Humming, whirring and clapping wings
Wildfowl wing music
To Europeans, the best known user of wings as sound-producers is the mute swan. In flight this bird produces a humming throb not easy to describe, but highly distinctive and carrying for a considerable distance. It functions as a contact note. The existence of this instrument explains why the bird is called mute. Unlike the other two European swans, which are highly vocal, the mute swan uses its syrinx for very little because it has evolved a mechanical means of creating its contact note. As would be expected, the Bewick's and whooper swans make no functional noise with their wings. Only the mute swan shows the specially shaped primary feathers that create the sound as air passes over them.
Mute swan wingbeats
The beating wings of a mute swan, recorded in Devon, England, by Reg Tassell.
Other European wildfowl that create wing music are the goldeneye duck and the teal. The explosive whirring sound created by a red grouse or grey partridge on sudden take-off may function to startle a predator, creating a split-second but life-preserving diversion. It is known that roosting partridges arrange themselves on the ground in a tight circle and “explode” if happened upon by a predator.
In the Americas, the commonest instrumental wing noise is the hum of the hummingbird. Not all of the 300-odd species make music in this way, but as Charles Darwin noted, among those that do, it is possible to distinguish the different species by their hum.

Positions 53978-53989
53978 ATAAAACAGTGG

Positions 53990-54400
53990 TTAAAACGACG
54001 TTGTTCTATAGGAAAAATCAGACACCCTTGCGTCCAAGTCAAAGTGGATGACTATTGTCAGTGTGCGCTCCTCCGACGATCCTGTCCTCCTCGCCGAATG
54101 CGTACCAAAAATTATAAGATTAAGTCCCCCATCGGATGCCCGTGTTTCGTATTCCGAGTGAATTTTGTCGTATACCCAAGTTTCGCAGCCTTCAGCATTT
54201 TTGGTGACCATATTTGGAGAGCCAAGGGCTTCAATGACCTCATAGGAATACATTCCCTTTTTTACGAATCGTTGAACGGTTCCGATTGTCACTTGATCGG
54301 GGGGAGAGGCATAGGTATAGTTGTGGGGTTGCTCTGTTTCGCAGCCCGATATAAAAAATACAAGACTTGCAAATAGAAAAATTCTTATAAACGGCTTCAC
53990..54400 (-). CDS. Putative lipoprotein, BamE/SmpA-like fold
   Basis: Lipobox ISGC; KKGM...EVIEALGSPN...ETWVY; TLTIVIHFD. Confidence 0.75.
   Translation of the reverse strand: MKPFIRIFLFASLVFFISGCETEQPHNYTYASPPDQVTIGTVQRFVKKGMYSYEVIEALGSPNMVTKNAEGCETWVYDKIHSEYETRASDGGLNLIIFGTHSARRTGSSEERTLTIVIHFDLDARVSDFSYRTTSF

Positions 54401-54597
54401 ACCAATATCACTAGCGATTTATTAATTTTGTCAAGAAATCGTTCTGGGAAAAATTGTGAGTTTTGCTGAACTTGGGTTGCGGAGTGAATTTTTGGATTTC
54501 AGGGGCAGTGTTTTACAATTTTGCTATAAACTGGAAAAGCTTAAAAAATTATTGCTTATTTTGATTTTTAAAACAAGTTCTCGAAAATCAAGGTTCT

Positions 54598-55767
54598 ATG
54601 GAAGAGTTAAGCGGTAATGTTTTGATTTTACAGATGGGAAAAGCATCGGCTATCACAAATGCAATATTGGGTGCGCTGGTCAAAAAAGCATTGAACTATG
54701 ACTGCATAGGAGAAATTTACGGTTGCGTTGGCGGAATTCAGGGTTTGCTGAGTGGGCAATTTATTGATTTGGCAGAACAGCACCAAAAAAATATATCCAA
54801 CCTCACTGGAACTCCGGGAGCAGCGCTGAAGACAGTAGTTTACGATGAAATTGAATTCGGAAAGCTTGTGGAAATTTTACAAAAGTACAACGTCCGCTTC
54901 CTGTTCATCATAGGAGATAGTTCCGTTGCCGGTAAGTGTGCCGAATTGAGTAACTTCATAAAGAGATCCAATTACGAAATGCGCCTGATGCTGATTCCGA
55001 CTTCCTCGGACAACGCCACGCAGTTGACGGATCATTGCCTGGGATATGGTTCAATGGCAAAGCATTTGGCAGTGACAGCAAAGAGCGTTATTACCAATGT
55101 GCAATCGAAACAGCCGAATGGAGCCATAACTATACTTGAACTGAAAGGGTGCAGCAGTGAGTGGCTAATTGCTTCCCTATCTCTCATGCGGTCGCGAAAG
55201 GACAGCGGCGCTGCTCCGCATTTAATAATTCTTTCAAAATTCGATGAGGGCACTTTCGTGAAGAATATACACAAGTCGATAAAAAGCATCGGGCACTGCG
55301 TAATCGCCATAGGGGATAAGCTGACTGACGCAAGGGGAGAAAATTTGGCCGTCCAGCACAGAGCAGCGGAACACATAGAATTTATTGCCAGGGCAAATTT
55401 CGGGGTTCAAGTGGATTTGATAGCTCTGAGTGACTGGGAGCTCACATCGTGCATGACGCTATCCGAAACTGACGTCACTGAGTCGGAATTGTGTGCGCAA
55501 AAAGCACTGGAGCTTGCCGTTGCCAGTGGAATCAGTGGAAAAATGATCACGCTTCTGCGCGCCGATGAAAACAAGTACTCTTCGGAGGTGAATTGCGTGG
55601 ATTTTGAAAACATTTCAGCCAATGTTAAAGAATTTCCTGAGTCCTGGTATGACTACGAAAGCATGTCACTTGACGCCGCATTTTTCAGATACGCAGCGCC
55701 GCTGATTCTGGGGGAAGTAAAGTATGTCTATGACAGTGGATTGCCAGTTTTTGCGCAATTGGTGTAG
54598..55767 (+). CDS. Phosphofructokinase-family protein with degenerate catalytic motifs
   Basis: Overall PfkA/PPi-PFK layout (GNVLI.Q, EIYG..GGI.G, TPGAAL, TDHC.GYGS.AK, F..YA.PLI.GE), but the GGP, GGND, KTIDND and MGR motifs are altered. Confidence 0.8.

Another family that “deliberately” creates wing noises is the South American manakins. These tiny, brightly-hued birds indulge in communal displays which for sheer extravagance of colour, movement and sound may be compared only to the birds of paradise in the Old World tropics of New Guinea.
White-collared manakin wing sounds
The wing sounds and calls of a white-collared manakin, recorded in Costa Rica by Richard Ranft.
Male manakins make spectacular sounds with their specially shaped feathers. In the case of the club-winged manakin of Colombia and Ecuador, three of the male's secondary wing feathers are a quite different shape from the three equivalent feathers of a female's wings. Our earlier examples concerned birds in ordinary flight. The manakin, however, takes flight specially to display, as do woodpigeons and feral rock doves (street pigeons) when they clap their wings together in nuptial expression. The short-eared owl does the same when in mid-air - it claps its wings together below the body - a simply amazing performance.
The wingbeats of a woodpigeon, recorded in Buckinghamshire, England, by William Pedley.
Zooms and thuds
The lapwing makes a “zooming” sound with its wings during its nuptial display over the water meadows.
One bird that, without flying, uses its wings to issue a territorial proclamation is the ruffed grouse of North America. This small woodland game bird perches on a specially chosen log and creates a thudding accelerando just by flapping hard. The wings are not beaten together, nor against the breast (as was formerly thought) but merely against the air.
Ruffed grouse wing drumming
The “drumming” wings of a ruffed grouse, recorded in Ontario, Canada by Tom Cosburn.